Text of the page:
Friday, June 12, 2015

The dissappearing Saiga's

Recently, an unknown, extremely deadly disease has been killed over 100,000 Saiga's
Scientists are now trying to figure out why the Saiga's are dying so rapidly. Almost extinct, these animals have made a jump from 50,000 too 250,000 over the last few years. However, in the past two to three weeks over 100,000 Saiga's have dropped dead, due to he unknown disease. The disease must have a correleation too human involvement, as said in the article it is probably due to the strange weather patterns we have been experiencing this past month and also chemical rain from the farms around the area. Humans almost hunt this animal to extinction, bring them back, and due to our actions, they are almost extinct again.

All Chimp Species endangered

According to the United States Fish and Wildlife Services, all chimpanzee species are to be considered endangered.
This does not include people that own chimps as pets, but it does include the selling of chimpanzee's blood and tissues, and also using chimps in science.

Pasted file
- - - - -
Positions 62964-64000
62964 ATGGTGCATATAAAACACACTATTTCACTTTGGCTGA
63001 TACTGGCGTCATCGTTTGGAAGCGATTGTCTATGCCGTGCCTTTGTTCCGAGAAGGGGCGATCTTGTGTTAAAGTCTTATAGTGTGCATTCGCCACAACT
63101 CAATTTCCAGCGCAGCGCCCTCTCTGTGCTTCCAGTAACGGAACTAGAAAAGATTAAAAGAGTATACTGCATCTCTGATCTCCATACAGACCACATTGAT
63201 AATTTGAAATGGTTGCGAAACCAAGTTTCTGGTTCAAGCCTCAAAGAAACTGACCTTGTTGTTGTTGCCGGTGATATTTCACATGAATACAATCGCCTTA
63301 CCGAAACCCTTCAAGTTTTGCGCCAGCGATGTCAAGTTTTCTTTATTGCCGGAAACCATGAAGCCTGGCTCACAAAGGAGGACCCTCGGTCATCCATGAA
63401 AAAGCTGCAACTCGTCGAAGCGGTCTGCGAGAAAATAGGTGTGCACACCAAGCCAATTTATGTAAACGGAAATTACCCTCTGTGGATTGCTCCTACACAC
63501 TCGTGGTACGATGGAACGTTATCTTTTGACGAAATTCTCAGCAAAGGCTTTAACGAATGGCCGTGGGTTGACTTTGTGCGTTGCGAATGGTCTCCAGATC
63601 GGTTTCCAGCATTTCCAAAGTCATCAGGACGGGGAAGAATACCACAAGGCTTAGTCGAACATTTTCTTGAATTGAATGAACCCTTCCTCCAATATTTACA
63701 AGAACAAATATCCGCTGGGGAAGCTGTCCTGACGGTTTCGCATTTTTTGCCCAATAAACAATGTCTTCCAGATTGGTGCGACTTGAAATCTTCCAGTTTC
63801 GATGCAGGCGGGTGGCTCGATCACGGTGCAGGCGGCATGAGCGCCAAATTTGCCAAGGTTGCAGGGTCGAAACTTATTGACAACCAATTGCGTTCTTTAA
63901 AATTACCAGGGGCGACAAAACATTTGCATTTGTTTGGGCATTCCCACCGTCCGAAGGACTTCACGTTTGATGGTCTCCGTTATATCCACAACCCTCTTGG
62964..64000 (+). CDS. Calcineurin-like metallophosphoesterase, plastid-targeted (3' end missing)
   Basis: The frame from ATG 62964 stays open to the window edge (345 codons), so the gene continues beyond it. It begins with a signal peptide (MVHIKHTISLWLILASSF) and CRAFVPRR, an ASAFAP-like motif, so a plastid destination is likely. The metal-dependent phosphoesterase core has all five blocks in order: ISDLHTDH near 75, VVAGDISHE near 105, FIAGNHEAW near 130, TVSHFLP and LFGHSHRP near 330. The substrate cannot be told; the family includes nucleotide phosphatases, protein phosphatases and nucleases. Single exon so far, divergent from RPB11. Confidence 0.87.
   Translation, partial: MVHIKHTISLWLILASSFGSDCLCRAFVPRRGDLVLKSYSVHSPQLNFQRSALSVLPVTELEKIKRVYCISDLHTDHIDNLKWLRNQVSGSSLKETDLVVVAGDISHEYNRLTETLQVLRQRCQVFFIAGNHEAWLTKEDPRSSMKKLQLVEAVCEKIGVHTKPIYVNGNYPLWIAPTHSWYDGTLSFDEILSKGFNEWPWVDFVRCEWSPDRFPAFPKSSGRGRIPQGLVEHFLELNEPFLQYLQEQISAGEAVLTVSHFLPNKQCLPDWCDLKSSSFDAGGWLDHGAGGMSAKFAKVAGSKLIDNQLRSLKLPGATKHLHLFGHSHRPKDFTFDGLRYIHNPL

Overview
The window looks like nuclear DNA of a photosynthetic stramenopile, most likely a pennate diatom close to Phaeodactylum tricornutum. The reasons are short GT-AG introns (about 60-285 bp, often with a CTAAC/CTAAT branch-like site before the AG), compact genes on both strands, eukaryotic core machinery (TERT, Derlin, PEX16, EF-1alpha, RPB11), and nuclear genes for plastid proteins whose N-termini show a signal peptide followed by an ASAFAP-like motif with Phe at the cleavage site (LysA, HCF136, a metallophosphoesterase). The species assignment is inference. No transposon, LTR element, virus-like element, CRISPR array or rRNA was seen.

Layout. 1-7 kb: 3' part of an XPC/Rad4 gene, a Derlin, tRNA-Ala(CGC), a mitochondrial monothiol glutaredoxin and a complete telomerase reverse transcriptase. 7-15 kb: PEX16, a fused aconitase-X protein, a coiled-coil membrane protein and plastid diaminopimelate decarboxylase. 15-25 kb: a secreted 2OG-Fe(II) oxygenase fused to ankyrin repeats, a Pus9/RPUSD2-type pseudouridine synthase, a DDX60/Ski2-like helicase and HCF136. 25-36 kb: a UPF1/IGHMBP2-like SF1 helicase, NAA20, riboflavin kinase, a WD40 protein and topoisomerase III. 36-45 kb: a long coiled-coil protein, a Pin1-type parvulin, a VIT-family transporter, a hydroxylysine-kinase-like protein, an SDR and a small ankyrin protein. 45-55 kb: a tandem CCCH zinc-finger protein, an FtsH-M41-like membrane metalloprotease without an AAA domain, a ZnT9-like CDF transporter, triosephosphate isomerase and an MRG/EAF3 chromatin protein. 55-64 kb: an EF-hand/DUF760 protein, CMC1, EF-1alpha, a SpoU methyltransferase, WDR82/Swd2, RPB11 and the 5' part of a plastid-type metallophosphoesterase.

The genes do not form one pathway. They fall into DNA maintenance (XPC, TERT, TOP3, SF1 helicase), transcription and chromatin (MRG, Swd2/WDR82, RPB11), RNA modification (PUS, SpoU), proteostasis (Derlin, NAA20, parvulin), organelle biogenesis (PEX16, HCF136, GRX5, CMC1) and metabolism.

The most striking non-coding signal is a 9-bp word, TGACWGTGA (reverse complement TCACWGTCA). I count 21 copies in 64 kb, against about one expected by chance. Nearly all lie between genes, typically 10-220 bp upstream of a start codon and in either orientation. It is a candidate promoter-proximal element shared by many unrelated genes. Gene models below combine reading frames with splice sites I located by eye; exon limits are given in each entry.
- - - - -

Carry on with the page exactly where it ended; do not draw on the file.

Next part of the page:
I am glad they are taking steps in giving chimps freedom. Since we have killed so many of them, and they are so closely related to us. The article makes logical sense, in that chimps need to be protected, having them in captivity is fine, but having them for science experiments and using their vital organs should not be protected under law.

Elephant Grieving

The article Grief, Sadness, and the Bones of Elephants got me thinking about animal emotions and their ability to mourn the loss of their loved ones so I decided to venture further into the topic and stumbled across this video. The way the elephants act toward the bones show that they are feeling emotions at that moment, although the exact emotions they are experienced aren't fully understood. I think animals experience very complex emotions but because they can't speak to humans through language, humans down-play these animals and claim that they are dumb or aren't intellectually comparable to humans. Similarly, humans commonly look at all animals of one species as having the same personality when that can't be further from the truth. I think humans need to expand their minds and look at animals as equals and as distinct individuals and then animals would be treated much better and actually have the rights that many humans claim they should have.